Kerala High Court bins state’s order capping the price of RT-PCR tests
Kerala High Court on Monday set aside the state government’s order capping the price of RT-PCR tests in all the private diagnostic laboratories.
The court directed the state government to take a fresh decision on the price after consulting private labs within three weeks.
A single-judge bench of Justice T.R. Ravi passed the directive based on two petitions filed by private diagnostic labs that claimed the price of Rs 500 for the test was too little. The petitioners had contended that many of them were incurring huge losses since a good quality test costs around Rs 1,500.
The cost of an RT-PCR test was Rs 4,500 at the beginning of the pandemic.
But the price was revised within months to Rs 1,700 last year after a Kerala State Medical Services Corporation Ltd market research showed a considerable reduction in input costs.
On April 30 last year, the state government capped the price at Rs 500. But the court noted that it would not be proper to permit the labs to immediately charge Rs 1,700.
“The interest of justice requires that the state government decide the matter after hearing the petitioners or their representatives at the earliest, at any rate, within three weeks from the date of receipt of a copy of this judgment,” the court order said.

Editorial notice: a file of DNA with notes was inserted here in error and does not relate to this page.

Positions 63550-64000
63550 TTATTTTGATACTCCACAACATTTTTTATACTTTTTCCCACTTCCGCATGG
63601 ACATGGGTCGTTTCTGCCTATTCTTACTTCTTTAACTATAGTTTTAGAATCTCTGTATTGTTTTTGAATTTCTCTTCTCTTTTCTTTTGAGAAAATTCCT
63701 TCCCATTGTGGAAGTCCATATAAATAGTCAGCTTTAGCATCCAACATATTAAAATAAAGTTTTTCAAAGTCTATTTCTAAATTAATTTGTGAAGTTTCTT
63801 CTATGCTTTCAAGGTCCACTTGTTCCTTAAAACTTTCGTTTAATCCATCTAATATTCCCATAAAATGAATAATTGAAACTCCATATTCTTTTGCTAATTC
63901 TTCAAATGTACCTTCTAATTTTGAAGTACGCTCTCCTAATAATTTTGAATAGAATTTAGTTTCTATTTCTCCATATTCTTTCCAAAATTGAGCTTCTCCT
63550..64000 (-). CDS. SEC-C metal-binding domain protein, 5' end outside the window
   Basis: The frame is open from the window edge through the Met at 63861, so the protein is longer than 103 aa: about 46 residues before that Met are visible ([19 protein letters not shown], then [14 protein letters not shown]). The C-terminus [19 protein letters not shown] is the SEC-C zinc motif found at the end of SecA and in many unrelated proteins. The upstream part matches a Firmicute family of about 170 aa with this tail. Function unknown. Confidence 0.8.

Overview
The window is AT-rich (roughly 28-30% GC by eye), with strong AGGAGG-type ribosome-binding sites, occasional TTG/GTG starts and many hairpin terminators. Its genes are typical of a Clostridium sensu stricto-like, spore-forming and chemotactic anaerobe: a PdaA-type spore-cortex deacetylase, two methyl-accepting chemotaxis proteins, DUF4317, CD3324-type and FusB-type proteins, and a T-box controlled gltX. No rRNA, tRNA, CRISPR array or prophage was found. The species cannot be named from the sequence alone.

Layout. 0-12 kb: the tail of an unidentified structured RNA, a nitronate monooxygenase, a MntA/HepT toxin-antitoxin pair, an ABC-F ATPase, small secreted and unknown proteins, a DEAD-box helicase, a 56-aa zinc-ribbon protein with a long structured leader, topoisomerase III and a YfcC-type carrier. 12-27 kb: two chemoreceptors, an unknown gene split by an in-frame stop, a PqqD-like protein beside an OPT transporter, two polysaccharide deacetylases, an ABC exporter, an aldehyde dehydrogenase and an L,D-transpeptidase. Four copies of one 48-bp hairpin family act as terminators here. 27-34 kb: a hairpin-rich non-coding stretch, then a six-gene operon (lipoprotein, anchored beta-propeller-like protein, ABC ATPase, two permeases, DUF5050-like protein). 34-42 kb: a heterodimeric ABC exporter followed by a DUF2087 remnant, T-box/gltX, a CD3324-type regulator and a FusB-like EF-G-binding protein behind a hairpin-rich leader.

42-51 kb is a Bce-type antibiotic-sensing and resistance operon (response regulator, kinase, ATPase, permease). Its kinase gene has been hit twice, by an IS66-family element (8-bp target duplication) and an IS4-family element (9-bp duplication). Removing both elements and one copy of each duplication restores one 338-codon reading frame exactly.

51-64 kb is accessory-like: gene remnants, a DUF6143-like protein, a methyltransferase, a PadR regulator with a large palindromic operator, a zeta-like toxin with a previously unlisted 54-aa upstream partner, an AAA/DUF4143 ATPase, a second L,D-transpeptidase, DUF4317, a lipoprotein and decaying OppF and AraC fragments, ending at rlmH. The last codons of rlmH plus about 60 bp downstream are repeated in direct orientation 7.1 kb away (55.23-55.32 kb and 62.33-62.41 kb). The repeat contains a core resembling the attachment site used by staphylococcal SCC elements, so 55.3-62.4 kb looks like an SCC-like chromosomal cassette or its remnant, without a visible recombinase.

The petitioners argued that the government never heard the labs before capping the price at Rs 500.
But the state government contended that it was empowered to order such a price cap according to provisions in several legislations, including the Disaster Management Act, 2005, the Epidemic Diseases Act, 1897, and the executive powers vested in the government under Article 162 of the Constitution.
In its defence, the Kerala government had made a comparison of RT-PCR rates in other states and cited the examples of Punjab where it was Rs 415, Odisha that offered tests for Rs 400, and Rs 500 in Maharashtra, Haryana and Uttarakhand. The government noted that the price cap was based on the advice of the Indian Council of Medical Research.
But the court concluded that the government order was open for judicial review since it “cannot be treated as a part of a legislative process”.
“The reliance placed on the cost of RT-PCR test in the other states, is also not a reasonable yardstick, since there is no material either before the government or before the court to ascertain how the prices were arrived at in the said states,” the court ruled.
The high cost of RT-PCR tests had led to widespread manipulation and fake negative reports in the state. Police in Malappuram had arrested the manager of a lab that sold fake RT-PCR certificates in September.
It was found that only a fifth of about 2,500 swab samples collected during August were tested for Covid-19. But all of them were provided Covid-negative certificates, posing a huge health risk in the state already reeling under a stubborn spike in cases.
The scam came to light when Dubai health authorities informed airline companies that it would not accept negative certificates issued by the said laboratory.
Karnataka police had arrested seven people from Kerala’s Kasaragod district with fake RT-PCR negative certificates in August. They had allegedly procured them at cheap rates before heading to Mangalore where a negative report is still mandatory for entry from Kerala.